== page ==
Head Coach Margie Foster-Cunningham said the team “laid the groundwork” this year for the coming seasons by having 14 returning gymnasts face tough competition in national top-10 teams like No. 5 Louisiana State University. She said the team faced inconsistency, with gymnasts either performing disjointedly or not having a consolidated performance.

Foster-Cunningham said this season has laid the groundwork with younger players for the future of the GW program, where the team will be able to build on their legacy of success at the EAGL.

“I think what you are witnessing really is a very, very strong culture,” Foster-Cunningham said in an interview. “That culture of excellence, a culture of understanding that we’re protecting the legacy of those that came before us, and the excellence that GW represents.”

Foster-Cunningham said Chambliss has been a “positive light” for the team as a consistent source of outstanding performances and besting top competitors every week, calling the attention of different coaches across the league during coach conference calls where they would give positive remarks on Chambliss’ performance.

“She has the ability to perform and be excellent all the time,” Foster-Cunningham said. “It’s something that’s respected throughout the country, and Deja is one of those athletes, one of those few athletes. So you become known because your name keeps popping up every week for different awards.”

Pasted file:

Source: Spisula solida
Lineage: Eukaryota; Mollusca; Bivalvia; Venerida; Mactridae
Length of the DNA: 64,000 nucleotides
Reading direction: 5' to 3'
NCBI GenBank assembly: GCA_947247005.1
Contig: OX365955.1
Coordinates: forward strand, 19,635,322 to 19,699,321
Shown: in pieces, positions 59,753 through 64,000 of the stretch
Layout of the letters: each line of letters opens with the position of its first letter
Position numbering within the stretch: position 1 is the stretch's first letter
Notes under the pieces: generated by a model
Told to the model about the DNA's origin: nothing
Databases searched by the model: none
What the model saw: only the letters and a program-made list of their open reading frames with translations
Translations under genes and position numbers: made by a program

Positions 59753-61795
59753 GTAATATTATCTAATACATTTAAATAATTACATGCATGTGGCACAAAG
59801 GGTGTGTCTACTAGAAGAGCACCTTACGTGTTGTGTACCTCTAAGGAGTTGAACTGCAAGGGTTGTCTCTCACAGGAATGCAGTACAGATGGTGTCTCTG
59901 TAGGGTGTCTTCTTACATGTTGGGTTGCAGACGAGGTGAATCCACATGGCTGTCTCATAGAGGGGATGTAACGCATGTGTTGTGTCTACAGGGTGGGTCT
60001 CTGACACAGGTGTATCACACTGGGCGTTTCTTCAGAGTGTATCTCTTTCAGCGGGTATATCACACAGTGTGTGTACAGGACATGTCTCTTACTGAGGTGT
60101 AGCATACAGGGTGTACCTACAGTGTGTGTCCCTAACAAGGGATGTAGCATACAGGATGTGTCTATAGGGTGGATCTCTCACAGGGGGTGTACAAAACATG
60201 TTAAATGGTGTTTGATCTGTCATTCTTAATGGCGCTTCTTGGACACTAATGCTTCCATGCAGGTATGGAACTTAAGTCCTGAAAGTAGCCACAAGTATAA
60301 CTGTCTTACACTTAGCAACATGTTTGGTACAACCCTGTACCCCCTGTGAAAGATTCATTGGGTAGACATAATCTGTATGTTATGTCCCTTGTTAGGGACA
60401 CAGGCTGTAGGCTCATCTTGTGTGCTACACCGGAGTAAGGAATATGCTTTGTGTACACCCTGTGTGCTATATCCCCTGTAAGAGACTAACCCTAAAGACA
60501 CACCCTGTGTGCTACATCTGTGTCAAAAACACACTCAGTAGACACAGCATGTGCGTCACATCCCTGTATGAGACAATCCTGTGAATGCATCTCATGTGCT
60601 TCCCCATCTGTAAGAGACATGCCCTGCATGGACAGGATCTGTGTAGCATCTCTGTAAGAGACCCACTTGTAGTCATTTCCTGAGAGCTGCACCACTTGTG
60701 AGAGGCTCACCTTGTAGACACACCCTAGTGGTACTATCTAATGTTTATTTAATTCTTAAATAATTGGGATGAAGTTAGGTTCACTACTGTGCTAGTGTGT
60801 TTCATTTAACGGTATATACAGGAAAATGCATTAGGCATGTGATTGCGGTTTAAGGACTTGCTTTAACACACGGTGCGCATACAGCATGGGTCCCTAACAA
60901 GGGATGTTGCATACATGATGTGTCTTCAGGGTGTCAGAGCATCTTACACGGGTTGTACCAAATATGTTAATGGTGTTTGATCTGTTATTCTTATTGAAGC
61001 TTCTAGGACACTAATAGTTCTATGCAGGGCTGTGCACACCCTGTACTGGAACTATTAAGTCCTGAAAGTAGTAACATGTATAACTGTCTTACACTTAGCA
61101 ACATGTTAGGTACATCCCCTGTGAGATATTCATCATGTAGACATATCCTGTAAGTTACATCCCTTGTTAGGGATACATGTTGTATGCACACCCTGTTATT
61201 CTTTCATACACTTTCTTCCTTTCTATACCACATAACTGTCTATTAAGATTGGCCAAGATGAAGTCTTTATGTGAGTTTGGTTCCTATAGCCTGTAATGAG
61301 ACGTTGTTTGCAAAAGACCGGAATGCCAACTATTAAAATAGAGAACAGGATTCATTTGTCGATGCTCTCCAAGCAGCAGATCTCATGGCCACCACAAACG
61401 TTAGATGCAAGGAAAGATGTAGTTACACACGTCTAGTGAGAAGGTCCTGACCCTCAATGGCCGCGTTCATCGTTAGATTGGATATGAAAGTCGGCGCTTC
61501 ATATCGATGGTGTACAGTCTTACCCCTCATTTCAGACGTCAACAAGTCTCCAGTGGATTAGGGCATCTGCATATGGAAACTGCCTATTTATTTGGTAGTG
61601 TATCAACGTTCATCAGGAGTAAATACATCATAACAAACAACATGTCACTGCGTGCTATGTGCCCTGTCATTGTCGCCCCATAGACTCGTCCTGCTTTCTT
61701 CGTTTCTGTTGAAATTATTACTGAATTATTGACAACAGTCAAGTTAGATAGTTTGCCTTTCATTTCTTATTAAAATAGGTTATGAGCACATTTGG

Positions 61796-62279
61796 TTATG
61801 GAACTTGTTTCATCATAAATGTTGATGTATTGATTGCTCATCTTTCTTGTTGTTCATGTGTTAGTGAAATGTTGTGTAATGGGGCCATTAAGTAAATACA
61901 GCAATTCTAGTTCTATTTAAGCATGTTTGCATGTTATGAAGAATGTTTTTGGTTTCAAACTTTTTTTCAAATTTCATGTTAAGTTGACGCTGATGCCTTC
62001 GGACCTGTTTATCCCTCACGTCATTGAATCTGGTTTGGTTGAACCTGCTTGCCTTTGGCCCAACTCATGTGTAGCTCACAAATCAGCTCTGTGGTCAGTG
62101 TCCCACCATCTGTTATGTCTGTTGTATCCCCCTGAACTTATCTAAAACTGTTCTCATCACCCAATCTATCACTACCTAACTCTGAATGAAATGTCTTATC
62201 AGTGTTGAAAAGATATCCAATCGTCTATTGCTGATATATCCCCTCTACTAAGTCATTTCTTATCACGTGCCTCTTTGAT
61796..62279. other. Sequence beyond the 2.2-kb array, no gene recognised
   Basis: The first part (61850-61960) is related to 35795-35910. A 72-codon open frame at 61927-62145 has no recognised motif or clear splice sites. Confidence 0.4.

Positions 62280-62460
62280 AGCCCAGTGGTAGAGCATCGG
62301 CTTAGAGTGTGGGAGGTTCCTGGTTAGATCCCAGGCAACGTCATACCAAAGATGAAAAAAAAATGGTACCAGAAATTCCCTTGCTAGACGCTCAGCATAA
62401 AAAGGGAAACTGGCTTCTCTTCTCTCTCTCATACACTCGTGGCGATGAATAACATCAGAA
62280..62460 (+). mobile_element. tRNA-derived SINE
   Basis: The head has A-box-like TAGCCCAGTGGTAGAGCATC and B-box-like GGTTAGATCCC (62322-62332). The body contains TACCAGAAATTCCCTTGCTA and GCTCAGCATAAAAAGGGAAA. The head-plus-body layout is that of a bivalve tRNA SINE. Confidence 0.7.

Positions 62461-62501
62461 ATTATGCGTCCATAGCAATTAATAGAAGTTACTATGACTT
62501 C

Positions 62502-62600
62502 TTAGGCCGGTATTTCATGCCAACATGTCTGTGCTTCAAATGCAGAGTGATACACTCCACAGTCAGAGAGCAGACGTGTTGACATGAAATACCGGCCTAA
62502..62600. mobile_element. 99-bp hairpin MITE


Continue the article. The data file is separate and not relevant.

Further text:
Chambliss and junior Kendall Whitman will compete in the individual qualifiers at the NCAA Regionals Friday, where Chambliss will compete in the all-around event while Whitman takes to the floor.

Last season at the NCAA’s, Chambliss recorded a 9.825 as an individual competitor on vault, 9.800 on bars, 9.825 on beams and a 9.825 on the floor, finishing eight in the all-around and fifth on the vault while Whitman recorded a 9.890 on the Individual Qualifier on floor.

The Colonials started to pick up momentum in the season at the Pink Meet in February, where they notched a first-place finish over North Carolina, Temple and Yale in February, as well as a first-place finish at Senior Day at home against Towson, Maryland and William & Mary in March.

At the Pink Meet, the Colonials recorded a season-high total of 195.975, powered by season-best 49.175 points on the bars. On Senior Day, the Colonials recorded a total of 195.950 points and a season-high 49.300 points on the floor.

Reflecting on her fifth and final season with the Colonials, she said she’s proud of her accomplishments but has not let them get to her head, just seeing them as “prime examples” of hard work.

Chambliss said both she and Whitman have been focusing on their routines for Regionals by nitpicking any remaining gritty detail to make sure they obtain the highest score they can. She said they are not focused on being perfect but on giving the perfect effort for the next few weeks.

“You’re just doing your routines, if you know how but when you get into that regional competition, not everyone’s going to be there,” Chambliss said. “And so you have to be at your top performance. You have to point out though, make sure that back leg is straight.”